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Valley of Tears - Noa and Gidi Chiel

noagidi Mourners pass large black and white portrait of Noa and Gidi Chiel, the work of Israeli artist Benzi Brofman

 Text and Photos: Lydia Aisenberg

A brother and sister who loved music, dance and life itself to the fullest, brutally murdered by Hamas terrorists during the October 7th dawn attack on thousands of revellers at the Supernova Festival near Kibbutz Reim, were buried this afternoon – Wednesday, 18th October – side by side in the cemetery of their home community of Ahuzat Barak near the town of Afula in the Jezreel Valley.

Thousands of Israelis, many coming from afar, crowded the small Ahuzat Barak cemetery that nestles in a tree-lined hollow surrounded by recently ploughed agricultural fields of the nearby kibbutzim, as 27-year old Noa Chiel and her 24-year old brother Gidi were laid to rest. A huge black and white painting of the siblings towered above the mourners standing shoulder to shoulder inside and around the perimeter of the cemetery.

Last week Noa and Gidi's younger brother, 17-year old Yonatan Chiel, made a heart-breaking plea on Tik Tok as the Chiel family desperately tried to trace the missing siblings and their unaccounted-for friends, following the barbaric attack on the music-loving and peace-searching Supernova techno crowd at Reim.

Five other Ahuzat Barak residents also lost their lives in the Supernova festival carnage.

Painting of Noa and Gidi Chiel by artist Benzi Brofman

Hundreds of the mourners, including Noa and Gidi's parents, brother Yonatan and extended family, all wore identical black T-shirts with a logo designed by Gidi for Radio Berlin Tel Aviv, a company organizing techno music events.

The black shirts, with Radio Berlin printed on the front left hand side and on the back, a wavy lined purple Smiley that isn't exactly smiling, stood out as the young mourners stood in clusters, clinging to each other for support, interspersed among the scores of young and not-so-young uniformed and heavily armed soldiers and civilians of all ages who attended the funeral in what has become a valley of tears and torn hearts.

Many had placed black and white stickers on their black shirts with the images of Noa and Gidi, and some of the soldiers had pinned them to their uniforms. 

Two of the siblings’ friends wearing Berlin Radio shirts designed by Gidi and stickers with the siblings’ images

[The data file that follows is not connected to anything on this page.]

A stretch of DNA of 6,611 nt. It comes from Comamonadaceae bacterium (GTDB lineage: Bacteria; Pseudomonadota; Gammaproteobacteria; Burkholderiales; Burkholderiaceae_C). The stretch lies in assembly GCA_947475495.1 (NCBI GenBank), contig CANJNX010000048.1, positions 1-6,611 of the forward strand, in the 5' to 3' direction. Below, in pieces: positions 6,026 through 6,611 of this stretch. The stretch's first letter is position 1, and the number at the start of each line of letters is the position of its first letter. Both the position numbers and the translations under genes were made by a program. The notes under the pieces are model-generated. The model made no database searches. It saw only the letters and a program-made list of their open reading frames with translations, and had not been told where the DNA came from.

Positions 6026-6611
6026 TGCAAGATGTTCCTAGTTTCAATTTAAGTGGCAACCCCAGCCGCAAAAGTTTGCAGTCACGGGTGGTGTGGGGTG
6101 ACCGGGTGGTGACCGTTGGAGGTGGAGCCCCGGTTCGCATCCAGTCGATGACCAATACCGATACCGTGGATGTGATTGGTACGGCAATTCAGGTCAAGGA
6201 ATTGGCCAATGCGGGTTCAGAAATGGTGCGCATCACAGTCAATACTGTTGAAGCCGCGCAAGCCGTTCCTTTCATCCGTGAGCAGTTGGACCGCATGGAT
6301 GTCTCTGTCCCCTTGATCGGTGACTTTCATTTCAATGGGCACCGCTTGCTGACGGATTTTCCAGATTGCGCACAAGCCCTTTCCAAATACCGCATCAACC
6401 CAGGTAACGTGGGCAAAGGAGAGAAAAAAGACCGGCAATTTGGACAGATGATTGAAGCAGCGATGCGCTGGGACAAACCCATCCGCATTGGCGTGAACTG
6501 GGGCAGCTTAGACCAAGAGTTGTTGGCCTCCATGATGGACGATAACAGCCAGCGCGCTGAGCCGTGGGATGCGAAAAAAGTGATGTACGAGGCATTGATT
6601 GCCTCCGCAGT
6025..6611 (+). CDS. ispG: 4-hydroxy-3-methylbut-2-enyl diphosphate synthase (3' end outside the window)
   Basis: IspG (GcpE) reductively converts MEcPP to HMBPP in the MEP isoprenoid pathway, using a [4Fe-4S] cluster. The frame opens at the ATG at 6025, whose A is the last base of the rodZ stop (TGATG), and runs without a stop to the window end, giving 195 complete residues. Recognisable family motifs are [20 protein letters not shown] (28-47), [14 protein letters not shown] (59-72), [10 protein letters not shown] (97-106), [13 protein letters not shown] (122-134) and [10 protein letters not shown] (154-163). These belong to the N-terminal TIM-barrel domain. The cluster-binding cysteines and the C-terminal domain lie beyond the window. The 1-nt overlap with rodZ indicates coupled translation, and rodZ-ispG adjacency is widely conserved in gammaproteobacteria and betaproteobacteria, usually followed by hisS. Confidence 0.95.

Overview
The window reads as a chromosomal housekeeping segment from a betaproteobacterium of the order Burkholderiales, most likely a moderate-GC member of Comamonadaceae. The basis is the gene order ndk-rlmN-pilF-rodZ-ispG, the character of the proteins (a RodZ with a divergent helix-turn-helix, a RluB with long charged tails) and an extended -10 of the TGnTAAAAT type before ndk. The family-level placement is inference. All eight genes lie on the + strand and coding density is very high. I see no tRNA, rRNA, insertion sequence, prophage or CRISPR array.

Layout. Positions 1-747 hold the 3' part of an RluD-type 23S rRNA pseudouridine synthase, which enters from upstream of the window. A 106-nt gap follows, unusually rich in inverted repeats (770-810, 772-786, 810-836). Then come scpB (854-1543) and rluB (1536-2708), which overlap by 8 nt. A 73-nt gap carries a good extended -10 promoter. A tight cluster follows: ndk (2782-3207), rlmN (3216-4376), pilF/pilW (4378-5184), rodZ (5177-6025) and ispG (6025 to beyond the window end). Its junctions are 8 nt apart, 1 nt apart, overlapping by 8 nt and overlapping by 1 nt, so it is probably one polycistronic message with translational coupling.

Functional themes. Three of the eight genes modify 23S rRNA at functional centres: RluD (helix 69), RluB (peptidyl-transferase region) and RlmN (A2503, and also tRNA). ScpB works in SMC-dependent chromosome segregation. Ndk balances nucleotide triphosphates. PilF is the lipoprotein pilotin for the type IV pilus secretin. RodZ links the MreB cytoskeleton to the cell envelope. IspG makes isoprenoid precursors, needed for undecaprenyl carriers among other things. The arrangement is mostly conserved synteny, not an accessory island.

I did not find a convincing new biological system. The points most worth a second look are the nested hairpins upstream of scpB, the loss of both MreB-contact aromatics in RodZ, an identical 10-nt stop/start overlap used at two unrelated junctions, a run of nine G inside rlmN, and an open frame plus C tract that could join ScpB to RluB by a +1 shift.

I have never met Noa or Gidi, their parents or brother Yonatan, but I have known and in the past worked for many years with their paternal grandmother Eva Chiel.

Like myself, Eva made aliyah from Sweden in the 1960s, became a member of Kibbutz Sarid, situated exactly opposite my own kibbutz, Mishmar HaEmek in the Jezreel Valley. For many years, we were both responsible for the welfare and organization of educational seminars for hundreds, actually thousands, of young people from all over the world, who volunteered on kibbutzim from the late 1960s through to relatively recent times.

Hundreds of those former kibbutz volunteers, 350,000 or more spread out over a 40-year-period, eventually settled in kibbutzim or elsewhere in Israel, and thousands more who returned to their countries of origin or continued their travels around the world, maintain close ties to this day with members of the kibbutzim where they volunteered.

Over the past week I have received hundreds of emails, WhatsApp and Messenger messages from former Jewish and mostly non-Jewish overseas volunteers and ulpan students, many of whom had lost contact. They are all horrified, concerned and care deeply and ask what, if anything, they can do to help.

In my own kibbutz at the moment we have over 400 members of Kibbutz Nachal Oz staying with us, and over 100 other evacuees who have close friends or family in Mishmar HaEmek.

Our dining-room notice board is full of death announcements for Nachal Oz members and their families who were murdered in their own home or elsewhere in their kibbutz. In parts of Mishmar HaEmek notices are pinned to trees, giving directions as to where shiva is being held for those lost and identified.

An Israeli flag flies at half mast on the central lawn of the kibbutz as we try to embrace the Nachal Oz survivors amongst us, and to support and help them in every way to rebuild their community here until they can eventually, hopefully for those that want, be able to emotionally and physically return and rebuild their once beautiful kibbutz of Nachal Oz.

Wreaths on the gravesite
 

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Tuesday, 23 April 2024

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